Talking Movies

February 2, 2012

Martha Marcy May Marlene

Martha, Marcy May, Marlene; the various names and personae of star Elizabeth Olsen in an intriguingly elliptical tale of a young woman emerging from a dangerous cult.

Marcy May is a young woman who in the arresting opening sequence flees a ramshackle farm at dawn and, evading the pursuit of two women and a man, makes it to the diner of a nearby town where she rebuffs the tender/menacing entreaties of that man before choosing not to return to the farm but instead calling her startled sister Lucy, who comes and picks her up. Lucy (Sarah Paulson) is startled because Marcy May is a new name taken by her sister Martha (Elizabeth Olsen), who she hasn’t heard from in two years – time during which Lucy got married to Hugh Dancy’s architect. Lucy takes the traumatised Martha to her summer place in Connecticut, but beside the paradisiacal lapping waters Martha drowns in flashbacks to her time with the cult in the Catskills ruled over by Patrick (John Hawkes).

Writer/director Sean Durkin adopts James Mangold’s trademark use of disruptive flashbacks as dialogue from the past is answered in the present and vice versa as Martha slips between her personae. You wonder what caused her to leave Patrick’s ‘family’ as you follow her growing investment in the solidarity of the cult, and Durkin lets you ask questions rather than pushing answers in your face. The answers when they come are all the more shocking for it, with one showy slow pan around Marcy May as bales of hay are gathered ending with an absolutely chilling detail as its pay-off. Lucy’s concern at Martha’s obvious mental fragility is increased by her bizarre behaviour. “Interesting choice of swimwear” is the droll comment from Dancy’s Ted when Martha skinny-dips in broad daylight in a communal lake, but her sexually aberrant behaviour escalates disturbingly.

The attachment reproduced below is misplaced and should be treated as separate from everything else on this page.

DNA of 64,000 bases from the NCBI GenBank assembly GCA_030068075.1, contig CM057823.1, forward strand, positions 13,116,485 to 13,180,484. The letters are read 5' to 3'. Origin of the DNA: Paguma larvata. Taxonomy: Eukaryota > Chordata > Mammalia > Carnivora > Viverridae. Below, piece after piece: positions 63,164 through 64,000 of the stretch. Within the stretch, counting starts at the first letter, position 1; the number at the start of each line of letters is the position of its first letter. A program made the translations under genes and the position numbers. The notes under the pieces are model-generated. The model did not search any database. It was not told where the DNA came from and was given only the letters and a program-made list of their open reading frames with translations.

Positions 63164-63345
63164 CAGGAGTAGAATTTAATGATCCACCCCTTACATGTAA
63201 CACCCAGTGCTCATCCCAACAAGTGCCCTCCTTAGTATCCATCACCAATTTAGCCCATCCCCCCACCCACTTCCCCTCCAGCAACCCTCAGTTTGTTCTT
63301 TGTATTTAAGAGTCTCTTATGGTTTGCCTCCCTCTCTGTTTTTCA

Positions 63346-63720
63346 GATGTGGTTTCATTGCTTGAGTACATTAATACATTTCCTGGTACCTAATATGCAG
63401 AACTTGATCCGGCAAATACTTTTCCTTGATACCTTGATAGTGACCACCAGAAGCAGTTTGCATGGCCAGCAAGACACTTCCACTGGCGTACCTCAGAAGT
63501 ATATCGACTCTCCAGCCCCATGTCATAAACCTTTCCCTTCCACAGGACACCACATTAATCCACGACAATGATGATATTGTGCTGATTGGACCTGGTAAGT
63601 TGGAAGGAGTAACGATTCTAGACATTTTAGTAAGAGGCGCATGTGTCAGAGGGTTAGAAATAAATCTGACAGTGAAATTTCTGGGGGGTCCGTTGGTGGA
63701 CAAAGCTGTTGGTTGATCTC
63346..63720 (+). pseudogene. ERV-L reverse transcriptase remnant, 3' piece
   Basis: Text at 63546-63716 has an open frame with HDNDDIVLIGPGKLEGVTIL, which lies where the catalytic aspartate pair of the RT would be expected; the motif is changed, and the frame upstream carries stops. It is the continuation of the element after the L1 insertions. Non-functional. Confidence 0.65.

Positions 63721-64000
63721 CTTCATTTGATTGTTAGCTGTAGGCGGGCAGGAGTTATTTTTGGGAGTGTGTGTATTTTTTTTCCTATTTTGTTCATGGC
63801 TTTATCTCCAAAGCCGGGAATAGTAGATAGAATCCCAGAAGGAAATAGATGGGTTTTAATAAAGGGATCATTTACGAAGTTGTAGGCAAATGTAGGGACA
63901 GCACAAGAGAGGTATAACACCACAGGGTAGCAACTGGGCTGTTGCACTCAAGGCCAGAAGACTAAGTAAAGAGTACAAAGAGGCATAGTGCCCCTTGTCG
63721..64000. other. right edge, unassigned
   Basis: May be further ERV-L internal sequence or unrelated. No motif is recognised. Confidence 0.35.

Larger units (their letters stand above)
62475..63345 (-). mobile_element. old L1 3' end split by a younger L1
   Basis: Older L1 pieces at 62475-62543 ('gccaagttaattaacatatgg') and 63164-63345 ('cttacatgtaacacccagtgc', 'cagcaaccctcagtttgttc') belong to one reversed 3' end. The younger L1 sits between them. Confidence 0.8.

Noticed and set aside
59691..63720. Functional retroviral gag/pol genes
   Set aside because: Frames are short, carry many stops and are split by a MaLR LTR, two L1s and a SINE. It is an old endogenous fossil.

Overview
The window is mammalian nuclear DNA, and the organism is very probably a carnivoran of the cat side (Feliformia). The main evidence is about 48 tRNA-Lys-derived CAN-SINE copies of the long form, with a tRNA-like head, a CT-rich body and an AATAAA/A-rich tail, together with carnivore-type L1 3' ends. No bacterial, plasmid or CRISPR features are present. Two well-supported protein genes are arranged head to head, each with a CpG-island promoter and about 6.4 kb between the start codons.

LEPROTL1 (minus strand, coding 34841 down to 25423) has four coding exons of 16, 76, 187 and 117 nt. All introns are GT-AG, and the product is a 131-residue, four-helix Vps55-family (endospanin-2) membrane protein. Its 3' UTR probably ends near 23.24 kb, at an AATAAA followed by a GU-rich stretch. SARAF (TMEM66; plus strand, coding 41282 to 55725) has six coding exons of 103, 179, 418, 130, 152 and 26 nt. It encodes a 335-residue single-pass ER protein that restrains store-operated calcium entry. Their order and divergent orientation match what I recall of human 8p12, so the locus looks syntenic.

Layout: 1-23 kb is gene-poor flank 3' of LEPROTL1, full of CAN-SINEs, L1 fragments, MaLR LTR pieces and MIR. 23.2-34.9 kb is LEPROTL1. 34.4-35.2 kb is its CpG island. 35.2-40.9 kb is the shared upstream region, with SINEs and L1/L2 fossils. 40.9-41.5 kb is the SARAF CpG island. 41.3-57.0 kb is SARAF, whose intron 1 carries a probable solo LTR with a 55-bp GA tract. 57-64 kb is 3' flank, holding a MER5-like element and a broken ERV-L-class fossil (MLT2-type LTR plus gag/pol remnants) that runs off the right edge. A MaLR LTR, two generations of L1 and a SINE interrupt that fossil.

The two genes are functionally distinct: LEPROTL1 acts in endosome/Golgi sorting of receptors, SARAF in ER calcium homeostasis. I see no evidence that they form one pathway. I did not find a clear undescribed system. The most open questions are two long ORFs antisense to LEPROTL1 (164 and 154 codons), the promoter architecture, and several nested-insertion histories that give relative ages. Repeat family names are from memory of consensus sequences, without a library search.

Studio 60’s Paulson excellently layers Lucy’s relief at getting her sister back, with her guilt at having perhaps driven her away originally, and her mingled desperation and despair over curing her. Olsen makes her film debut, in a role you feel sure Maggie Gyllenhaal would have secured a decade ago, and is startlingly assured – making her character by turns naive victim and spiteful malefactor. Dancy’s compassion fatigue is well played, especially his snapping at Olsen’s jejune anti-capitalism. John Hawkes is as scary and charismatic as his memorable Teardrop in Winter’s Bone, with his performance of ‘Martha’s Song’ accompanying himself on guitar guaranteed to chill your blood. This recalls Take Shelter in its measured pacing and intensity, and even shares a tautly ambiguous ending which leaves the viewer sick with dread, but unsure whether you’re just sharing Martha’s paranoia…

Martha Marcy May Marlene may be a cumbersome title, but once you’ve seen the movie you’ll have no trouble remembering its name for your Top Films of 2012 list.

5/5

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